Tabbassum Mumtaz, owner of Apex Restaurants Management, Inc., is one of the largest Long John Silver’s and KFC and Taco Bell business operators in the country with 152 restaurants in six states.
“After nearly 20 years of being in the franchise business, I have come to appreciate the vital role each local franchise owner plays in making his or her business a success. I am an independent owner. We should not water down my role in my own business.”
Jack & Diane Nicol
Jack and Diane Nicole were recognized for their exceptional work at last year’s BrightStar Care national conference and received the company’s Clinical Excellence Award.
“We believe in the empowerment of franchising. It has served as such a powerful tool for our family and countless others. Joint employer threatens the business model that has helped us build successful careers for ourselves and our staff.”
Carson City, Nevada
John channeled a range of business experience and an entrepreneurial spirit into owning and operating FASTSIGNS locations in Nevada.
“To me, at best it [the expanded joint employer standard] would mean less control over my business; at worst it could mean being forced to close my shop, layoff my employees, and less economic activity in my community.”
Auntie Anne’s, Red Mango Frozen Yogurt and Jamba Juice
Matthew Patinkin is the co-founder of Double P Corporation which owns and operates Auntie Anne’s Pretzel, Red Mango Frozen Yogurt and Jamba Juice stories in eight states.
“Running a small business means having to make decisions all day long. If there’s confusion about who’s in charge, it creates enormous inefficiencies. It’s simply unworkable.”
John Sims is the owner and operator of Rainbow Station at the Boulders, an early education center located in Richmond, Virginia. He has more than 20 years experience managing recreational facilities and an education degree from Old Dominion University.
“To run a business effectively, you really need a good staff and to train and manage them well. If I knew I was not going to be able to manage my own staff, I might not have gone into business.”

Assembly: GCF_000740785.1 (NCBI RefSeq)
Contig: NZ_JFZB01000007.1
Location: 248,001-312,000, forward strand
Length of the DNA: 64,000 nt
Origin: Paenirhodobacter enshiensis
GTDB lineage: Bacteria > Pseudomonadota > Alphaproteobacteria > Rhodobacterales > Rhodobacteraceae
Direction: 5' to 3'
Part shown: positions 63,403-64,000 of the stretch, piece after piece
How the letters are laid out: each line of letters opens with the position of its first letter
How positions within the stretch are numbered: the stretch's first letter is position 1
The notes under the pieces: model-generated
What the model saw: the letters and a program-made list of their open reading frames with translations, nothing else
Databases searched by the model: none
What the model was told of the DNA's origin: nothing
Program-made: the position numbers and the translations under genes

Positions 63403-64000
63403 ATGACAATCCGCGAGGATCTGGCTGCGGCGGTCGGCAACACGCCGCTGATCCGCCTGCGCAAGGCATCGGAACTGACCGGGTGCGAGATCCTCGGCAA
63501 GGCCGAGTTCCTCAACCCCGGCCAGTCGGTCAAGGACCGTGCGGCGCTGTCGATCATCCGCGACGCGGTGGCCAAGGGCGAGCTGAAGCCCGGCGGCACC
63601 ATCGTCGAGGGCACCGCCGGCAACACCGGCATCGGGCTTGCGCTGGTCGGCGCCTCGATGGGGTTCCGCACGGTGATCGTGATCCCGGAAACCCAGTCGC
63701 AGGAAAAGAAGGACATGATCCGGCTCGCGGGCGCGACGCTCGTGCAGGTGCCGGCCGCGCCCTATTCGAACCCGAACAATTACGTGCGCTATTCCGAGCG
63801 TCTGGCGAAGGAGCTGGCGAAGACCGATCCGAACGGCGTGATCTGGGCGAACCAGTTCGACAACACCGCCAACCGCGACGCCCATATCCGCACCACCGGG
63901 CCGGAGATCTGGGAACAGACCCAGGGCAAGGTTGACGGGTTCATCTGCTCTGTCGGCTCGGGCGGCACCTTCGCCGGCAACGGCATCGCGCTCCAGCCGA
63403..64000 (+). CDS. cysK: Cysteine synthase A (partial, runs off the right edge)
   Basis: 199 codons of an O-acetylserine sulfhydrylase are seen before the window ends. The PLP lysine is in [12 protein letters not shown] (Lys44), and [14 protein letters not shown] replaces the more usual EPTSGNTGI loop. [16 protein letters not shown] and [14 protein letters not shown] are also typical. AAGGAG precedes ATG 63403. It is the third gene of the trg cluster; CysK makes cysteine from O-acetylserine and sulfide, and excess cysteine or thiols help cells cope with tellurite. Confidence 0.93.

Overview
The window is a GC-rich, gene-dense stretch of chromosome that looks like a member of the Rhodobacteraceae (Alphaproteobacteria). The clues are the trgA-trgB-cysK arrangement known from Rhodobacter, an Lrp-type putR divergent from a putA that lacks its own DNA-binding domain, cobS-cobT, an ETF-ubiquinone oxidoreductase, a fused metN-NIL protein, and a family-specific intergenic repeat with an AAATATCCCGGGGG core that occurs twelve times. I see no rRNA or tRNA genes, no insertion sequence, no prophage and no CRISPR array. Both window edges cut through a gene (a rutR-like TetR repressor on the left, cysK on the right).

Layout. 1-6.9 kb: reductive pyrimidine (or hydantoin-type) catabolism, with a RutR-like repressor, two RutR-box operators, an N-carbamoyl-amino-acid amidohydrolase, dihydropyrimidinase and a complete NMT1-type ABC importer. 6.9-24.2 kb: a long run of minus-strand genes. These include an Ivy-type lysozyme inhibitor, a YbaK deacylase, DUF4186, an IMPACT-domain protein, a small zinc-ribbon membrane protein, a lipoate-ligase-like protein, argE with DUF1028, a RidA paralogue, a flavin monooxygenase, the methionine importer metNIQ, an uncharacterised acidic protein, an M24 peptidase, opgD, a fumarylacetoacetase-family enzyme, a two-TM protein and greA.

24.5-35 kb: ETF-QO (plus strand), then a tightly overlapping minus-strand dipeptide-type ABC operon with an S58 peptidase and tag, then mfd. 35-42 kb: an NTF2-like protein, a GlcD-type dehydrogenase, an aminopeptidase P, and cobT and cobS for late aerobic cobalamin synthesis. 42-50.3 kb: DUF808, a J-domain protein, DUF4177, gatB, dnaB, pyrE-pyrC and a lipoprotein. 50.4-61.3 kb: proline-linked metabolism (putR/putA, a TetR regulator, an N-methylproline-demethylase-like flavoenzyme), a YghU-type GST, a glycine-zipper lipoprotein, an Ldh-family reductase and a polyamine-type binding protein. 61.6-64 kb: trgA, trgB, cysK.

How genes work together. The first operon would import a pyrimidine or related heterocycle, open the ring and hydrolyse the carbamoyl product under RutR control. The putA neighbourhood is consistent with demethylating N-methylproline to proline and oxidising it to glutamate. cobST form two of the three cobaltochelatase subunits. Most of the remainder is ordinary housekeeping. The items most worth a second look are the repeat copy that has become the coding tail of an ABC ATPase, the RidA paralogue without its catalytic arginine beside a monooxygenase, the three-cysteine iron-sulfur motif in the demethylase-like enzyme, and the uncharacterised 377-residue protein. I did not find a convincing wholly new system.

Brooke & Les Wilson
Durham, North Carolina
Two Men and a Truck
Brooke and Les Wilson own seven Two Men and a Truck locations in Georgia, North Carolina, Maryland and Washington, DC. As multi-unit franchisees for the nation’s largest and fastest-growing franchise moving company, Brooke and Les employ nearly 300 workers, contribute to various local charitable organizations and help more than 22,000 people safely transition to their new home or office each year.
“We take pride in our business. We’ve been able to do what we love and help countless numbers of people along the way. If the NLRB changes the definition of ‘joint employer,’ it will completely change the face of what we’ve worked so hard for.”
John is a former Army captain. He left a successful pharmaceutical career to help patients in Central Alabama.
“As a veteran and a pharmaceutical professional, I know from personal experience the challenges of caring for a loved one who is ill. I knew that I was called to serve others. My business has provided my family with endless opportunities, I would really hate to see joint employer take those away.”
Barbara is proud of her successful business that she has worked hard to build and the opportunity to give back to her community.
“I am very concerned about losing control of the day-to-day operations of my business. I am also concerned that my 20-year franchise agreement will change from an opportunity to own my own business to becoming a manager who reports to a corporate entity.”
Los Angeles, California
Great American Chicken Corporation
Tony Frazier is CEO of Great American Chicken Corporation which owns and operates KFC franchise locations across Los Angeles County. Serving our country first in the U.S. Army as an Airborne Ranger, his career evolved into serving his community through restaurant ownership as a multi-unit KFC franchise owner of more than 70 locations.
“I previously worked on the corporate side of KFC corporation for 17 years, before deciding I wanted to be my own boss and own my own business. I am proud to have been part of a successful franchise operation which now allows me to give back to my community, locally and internationally. A new joint employer definition would mean l could lose the successful business I worked so hard to build.”
John “JD” Draper
Bay View, Michigan
Viridian Group LLC
John “JD” Draper has over four decades of restaurant experience. Currently, JD is the CEO for Viridian Group LLC, a family owned business, as a multi-unit, multi-state Franchisee Group with Pie Five Pizza Company. Formerly the President of Operations for V&J Holding Companies Inc., one of the largest multi-unit franchise restaurant companies in the United States with over 90 million in sales annually as reported by GE Capital 2012 Chain Restaurant Industry Review.
“As a US Army veteran, business owner and as a restaurant franchisee owner/operator … there is NO ROOM in my business for the NLRB’s attempt to change the Joint Employer standard.”